I’m worried. But I’m not sure what to be more worried about — President Trump’s executive order cracking down on alleged “censorship” by social media sites such as Twitter, or his ongoing effort to set the table for challenging the upcoming election if it doesn’t go his way.
Trump’s edict, or pronunciamento, or presidential bull (presumably without the assumption of presidential infallibility) issued last week was in obvious retaliation against Twitter (which had just, for the first time ever, had the nerve to append a warning to his tweets, inviting readers to “get the facts”). That was just a tantrum.
But who deserved that treatment more than Mr. “Fake News” himself, whose relationship to truth has always been casual and indirect, at best.
He lies about his family; he hides his finances; he created a fake charity and fake “university” (both of which were ended by the State of New York); he lied about 9/11, when he, and only he, allegedly saw “thousands” of Muslims cheering as the towers came down.
He lies about the COVID-19 pandemic (“We have it under control.” — Jan 22. By April, “it miraculously goes away." — Feb. 10. “We’re very close to a vaccine.” — Feb. 24. Then, suddenly, “I felt it was a pandemic long before it was called a pandemic.” — March 17.
Oh, and he lies about those he sees as his enemies: Barack Obama was born in Africa, Hillary Clinton got “millions” of illegal votes in 2016.
Speaking of 2016, he announced before Election Day that the election was “rigged” against him. Asked whether he’d support his opponent if she won (as all presidential losers in modern times have done), he said, “We're going to have to see.”
Which raises the chilling prospect that he would not only refuse to accept a loss, come Nov. 3, but that there might not even be an election that day.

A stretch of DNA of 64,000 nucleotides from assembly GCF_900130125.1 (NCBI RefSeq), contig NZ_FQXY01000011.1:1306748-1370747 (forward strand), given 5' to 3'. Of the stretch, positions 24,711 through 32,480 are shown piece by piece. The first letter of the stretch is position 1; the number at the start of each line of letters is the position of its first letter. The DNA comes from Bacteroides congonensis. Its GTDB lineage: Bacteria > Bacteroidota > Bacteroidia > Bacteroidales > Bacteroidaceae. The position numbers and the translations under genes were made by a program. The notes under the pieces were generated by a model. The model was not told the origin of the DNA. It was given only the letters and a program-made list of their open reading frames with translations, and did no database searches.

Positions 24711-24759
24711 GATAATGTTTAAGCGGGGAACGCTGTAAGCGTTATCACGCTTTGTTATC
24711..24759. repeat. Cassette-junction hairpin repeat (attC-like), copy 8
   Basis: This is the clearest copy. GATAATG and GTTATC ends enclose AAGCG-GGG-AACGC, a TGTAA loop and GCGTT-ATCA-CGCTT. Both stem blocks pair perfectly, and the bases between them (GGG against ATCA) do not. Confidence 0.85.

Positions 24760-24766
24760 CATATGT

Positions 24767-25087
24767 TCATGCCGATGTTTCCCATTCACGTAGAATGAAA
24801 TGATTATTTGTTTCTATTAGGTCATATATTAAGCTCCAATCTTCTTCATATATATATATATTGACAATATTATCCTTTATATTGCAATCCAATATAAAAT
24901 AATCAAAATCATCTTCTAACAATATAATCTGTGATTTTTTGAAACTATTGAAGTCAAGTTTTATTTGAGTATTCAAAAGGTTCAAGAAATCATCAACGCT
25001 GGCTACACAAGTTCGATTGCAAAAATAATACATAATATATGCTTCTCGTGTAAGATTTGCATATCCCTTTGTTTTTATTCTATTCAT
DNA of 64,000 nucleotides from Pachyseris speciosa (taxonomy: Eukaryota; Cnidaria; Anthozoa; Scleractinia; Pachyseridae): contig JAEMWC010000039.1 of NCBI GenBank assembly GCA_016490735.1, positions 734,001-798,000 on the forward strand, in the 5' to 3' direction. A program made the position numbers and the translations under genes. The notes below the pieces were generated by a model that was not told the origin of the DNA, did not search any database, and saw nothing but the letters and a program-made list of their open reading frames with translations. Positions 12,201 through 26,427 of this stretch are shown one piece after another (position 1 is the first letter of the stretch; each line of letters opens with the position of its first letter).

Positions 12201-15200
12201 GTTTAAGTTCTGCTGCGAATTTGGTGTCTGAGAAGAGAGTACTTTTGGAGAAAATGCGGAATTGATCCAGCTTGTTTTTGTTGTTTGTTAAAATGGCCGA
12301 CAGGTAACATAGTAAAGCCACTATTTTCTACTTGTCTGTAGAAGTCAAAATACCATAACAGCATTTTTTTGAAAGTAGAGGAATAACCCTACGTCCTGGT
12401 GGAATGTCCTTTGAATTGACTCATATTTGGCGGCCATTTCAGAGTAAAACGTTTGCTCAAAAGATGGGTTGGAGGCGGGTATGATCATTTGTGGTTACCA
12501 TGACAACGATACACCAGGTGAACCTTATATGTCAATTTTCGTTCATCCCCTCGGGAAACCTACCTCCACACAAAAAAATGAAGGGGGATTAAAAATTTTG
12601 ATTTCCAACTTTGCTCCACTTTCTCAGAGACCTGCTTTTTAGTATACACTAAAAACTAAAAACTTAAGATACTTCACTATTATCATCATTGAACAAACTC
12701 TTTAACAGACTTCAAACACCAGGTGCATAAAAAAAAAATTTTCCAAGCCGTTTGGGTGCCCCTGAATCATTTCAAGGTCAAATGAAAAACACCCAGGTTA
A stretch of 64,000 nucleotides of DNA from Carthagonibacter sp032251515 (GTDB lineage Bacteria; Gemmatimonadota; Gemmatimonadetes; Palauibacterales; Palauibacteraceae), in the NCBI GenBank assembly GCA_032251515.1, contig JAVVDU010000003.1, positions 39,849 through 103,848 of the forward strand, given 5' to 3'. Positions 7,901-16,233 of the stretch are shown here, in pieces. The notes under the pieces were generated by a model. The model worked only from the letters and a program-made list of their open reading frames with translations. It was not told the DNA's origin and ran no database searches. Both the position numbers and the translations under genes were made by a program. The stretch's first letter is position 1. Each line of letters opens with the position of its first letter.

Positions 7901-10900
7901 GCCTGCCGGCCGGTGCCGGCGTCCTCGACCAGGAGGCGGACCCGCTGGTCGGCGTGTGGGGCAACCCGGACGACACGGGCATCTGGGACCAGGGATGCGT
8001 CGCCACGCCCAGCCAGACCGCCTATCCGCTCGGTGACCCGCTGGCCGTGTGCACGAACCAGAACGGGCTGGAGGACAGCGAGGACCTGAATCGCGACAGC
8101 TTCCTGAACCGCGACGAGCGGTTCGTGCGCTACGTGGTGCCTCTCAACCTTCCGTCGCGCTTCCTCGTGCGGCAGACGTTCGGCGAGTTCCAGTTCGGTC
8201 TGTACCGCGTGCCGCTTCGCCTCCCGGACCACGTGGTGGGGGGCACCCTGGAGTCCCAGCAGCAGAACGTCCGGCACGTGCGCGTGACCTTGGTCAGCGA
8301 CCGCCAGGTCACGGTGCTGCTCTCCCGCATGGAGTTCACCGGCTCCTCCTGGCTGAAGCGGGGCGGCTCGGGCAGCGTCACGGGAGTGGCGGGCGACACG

When Trump’s son-in-law and top adviser Jared Kushner was asked earlier this month whether he was willing to “commit that the elections will happen on November 3,” he replied: “I’m not sure I can commit one way or the other, but right now that’s the plan.”
Now, Kushner may not be as top a top adviser as, say, Trump’s fairy godmother, Kellyanne Conway (she of “alternative facts”), or as his daughter, Ivanka (who, according to her father, created “14 million jobs” in two years), but he’s in the inner circle.
History informs us that even on Nov. 8, 1864 — in the middle of the Civil War, with casualties mounting and the outcome far from clear — President Lincoln faced the voters on schedule.
But Trump keeps harping about all the states that want to use mail-in ballots to keep people safe from COVID-19. California, he said falsely, is sending them to “anyone living in the state, no matter who they are or how they got there. … Anybody that walks in California is gonna get a ballot.”
Do I really believe that Trump is going to find a way to either cancel the election or hang onto power even if he loses?
But, for the first time in my life, it’s not unthinkable. Not even Richard Nixon, a certifiable crook, managed to shake my faith in our electoral system.
Donald Trump has.
Reach Glenn Richter at firstname.lastname@example.org.